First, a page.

Douglas L. Beck, AuD, speaks with Dr. Moncrieff about amblyaudia, auditory processing disorders, dichotic digits, and more.
Academy: Hi, Debbie, great to speak with you again!
Moncrieff: Hi, Doug. Thanks for the invitation.
Academy: My pleasure. Debbie, in our recent discussion you told me about the new diagnostic term you’ve created, amblyaudia. I thought it was very clever, so let’s start with that. What is it?
Moncrieff: Amblyaudia is the auditory equivalent of amblyopia, and as you know, amblyopia is a common visual problem in children, often referred to as “lazy eye.”
Academy: How does amblyaudia fit into audiology?
Moncrieff: Glad you asked! I’m starting to think about it as a new diagnostic category within auditory processing disorder (APD).
Academy: Please explain.
Moncrieff: Well, you and I and so many audiologists have gone around and around with regard to APD and in the final analysis, there are two primary areas of criticism for diagnosing APD. These criticisms are important as they have prevented us from moving forward.
The first primary area of criticism is that there’s no universally accepted definition of APD. APDs are heterogeneous and can be characterized by a number of weaknesses and failures across many auditory processes from speech-in-noise problems to temporal processing and difficulty in dichotic listening tests. The second major criticism is we all use behavioral tests that engage multiple processes such as linguistic and cognitive processes as well as attentional resources, all of which can impact APD evaluations.
Academy: Exactly! Evaluating APD while engaging secondary processes allows the APD evaluation to be corrupted or tainted by the multiple secondary processes. Of course, many tests and evaluation procedures use very simple words and numbers so as to have minimal language issues. However, when I think of the number seven versus the number one, or the number six versus four, they all have meanings that may or may not contaminate the APD evaluation.
Further, if I may…Although you mentioned the two major criticisms, a third might be that people in audiology, SLP, and education often use screening tools and they derive a diagnosis from them—which is totally nuts! And then, a fourth criticism is that we don’t have a standard pool of age-appropriate “normal” responses to compare individual APD scores to. Ferguson and Moore are actually taking the bull by the horns in the United Kingdom and gathering data across some 1,600 school-aged children with regard to their performance on a number of tests. This will help establish normative ranges and metrics, and from there, one can say, “Johnnie is performing within normal limits with regard to text ABC” or one might say, “Johnnie is two standard deviations below normal on this particular test.”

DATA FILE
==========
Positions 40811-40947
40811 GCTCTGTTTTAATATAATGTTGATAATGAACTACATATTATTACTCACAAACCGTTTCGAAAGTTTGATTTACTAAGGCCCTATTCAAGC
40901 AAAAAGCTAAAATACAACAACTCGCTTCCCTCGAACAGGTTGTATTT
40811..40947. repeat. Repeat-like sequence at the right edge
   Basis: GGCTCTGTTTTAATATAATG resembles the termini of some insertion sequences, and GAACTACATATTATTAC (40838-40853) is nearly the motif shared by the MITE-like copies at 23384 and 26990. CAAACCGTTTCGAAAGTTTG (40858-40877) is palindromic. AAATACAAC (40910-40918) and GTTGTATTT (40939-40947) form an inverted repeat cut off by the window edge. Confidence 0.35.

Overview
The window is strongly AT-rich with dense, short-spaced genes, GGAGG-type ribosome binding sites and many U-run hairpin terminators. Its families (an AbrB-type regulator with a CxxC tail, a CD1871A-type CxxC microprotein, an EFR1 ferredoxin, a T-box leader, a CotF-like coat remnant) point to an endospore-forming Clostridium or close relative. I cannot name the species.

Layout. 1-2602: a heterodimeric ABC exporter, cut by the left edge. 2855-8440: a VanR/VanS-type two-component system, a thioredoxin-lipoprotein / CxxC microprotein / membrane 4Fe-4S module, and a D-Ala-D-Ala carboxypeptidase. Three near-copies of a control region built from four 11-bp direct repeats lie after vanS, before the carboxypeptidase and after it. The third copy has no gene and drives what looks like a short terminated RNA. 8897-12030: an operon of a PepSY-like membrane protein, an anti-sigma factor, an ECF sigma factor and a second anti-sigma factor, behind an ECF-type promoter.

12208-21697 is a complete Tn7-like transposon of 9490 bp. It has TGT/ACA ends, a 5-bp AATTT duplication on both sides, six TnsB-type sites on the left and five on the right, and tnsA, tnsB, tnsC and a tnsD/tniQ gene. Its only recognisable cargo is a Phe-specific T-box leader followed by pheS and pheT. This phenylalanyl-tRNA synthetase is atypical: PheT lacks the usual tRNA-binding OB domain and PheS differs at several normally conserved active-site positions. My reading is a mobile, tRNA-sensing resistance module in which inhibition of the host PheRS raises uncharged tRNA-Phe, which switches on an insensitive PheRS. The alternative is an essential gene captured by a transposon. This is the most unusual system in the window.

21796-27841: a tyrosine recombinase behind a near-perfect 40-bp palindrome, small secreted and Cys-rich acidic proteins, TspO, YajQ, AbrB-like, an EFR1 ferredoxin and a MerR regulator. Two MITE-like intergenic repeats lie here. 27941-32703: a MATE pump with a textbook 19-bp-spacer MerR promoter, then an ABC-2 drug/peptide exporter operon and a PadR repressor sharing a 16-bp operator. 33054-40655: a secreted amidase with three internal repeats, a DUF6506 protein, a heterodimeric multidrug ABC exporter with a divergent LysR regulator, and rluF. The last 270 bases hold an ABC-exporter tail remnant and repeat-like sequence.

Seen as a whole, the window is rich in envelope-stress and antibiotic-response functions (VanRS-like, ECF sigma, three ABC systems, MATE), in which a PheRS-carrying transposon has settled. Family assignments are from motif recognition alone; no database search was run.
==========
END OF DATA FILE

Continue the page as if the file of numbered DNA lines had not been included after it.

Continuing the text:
Moncrieff: Exactly. There is a lack of normative data for many of the APD tests that clinicians routinely use and this is a very significant problem. I agree, Ferguson and Moore are engaged in an excellent normative process. Their work is focused primarily on the temporal processing aspects of auditory disorders. They have chosen this important aspect of APD because it has been put forth as the underlying deficit for all kinds of APD.
Their work will be very beneficial for establishing the prevalence of temporal difficulties in children and will likely shed light on whether it is as fundamental a problem as has been proposed. I keep in touch with them and other colleagues in the Netherlands and Australia who have helped set the stage for moving forward with some aspects of APD.
Academy: I know you’ve done extensive work on APD with dichotic listening tests. So how does that fit into the discussion?
Moncrieff: Good question. Dichotic tasks with digits and words do involve language and cognitive and attentional resources. The primary deficit we see in children tested with dichotic tests is normal performance in their dominant ear (usually the right ear) with a larger than normal asymmetry evident when comparing the right to the left ear.
Academy: So in the case you described, the child serves as his/her own control, because the language and cognitive and attentional resources remain the same, but you’re evaluating how the left ear and how the right ear perform compared to each other, with everything else being held constant?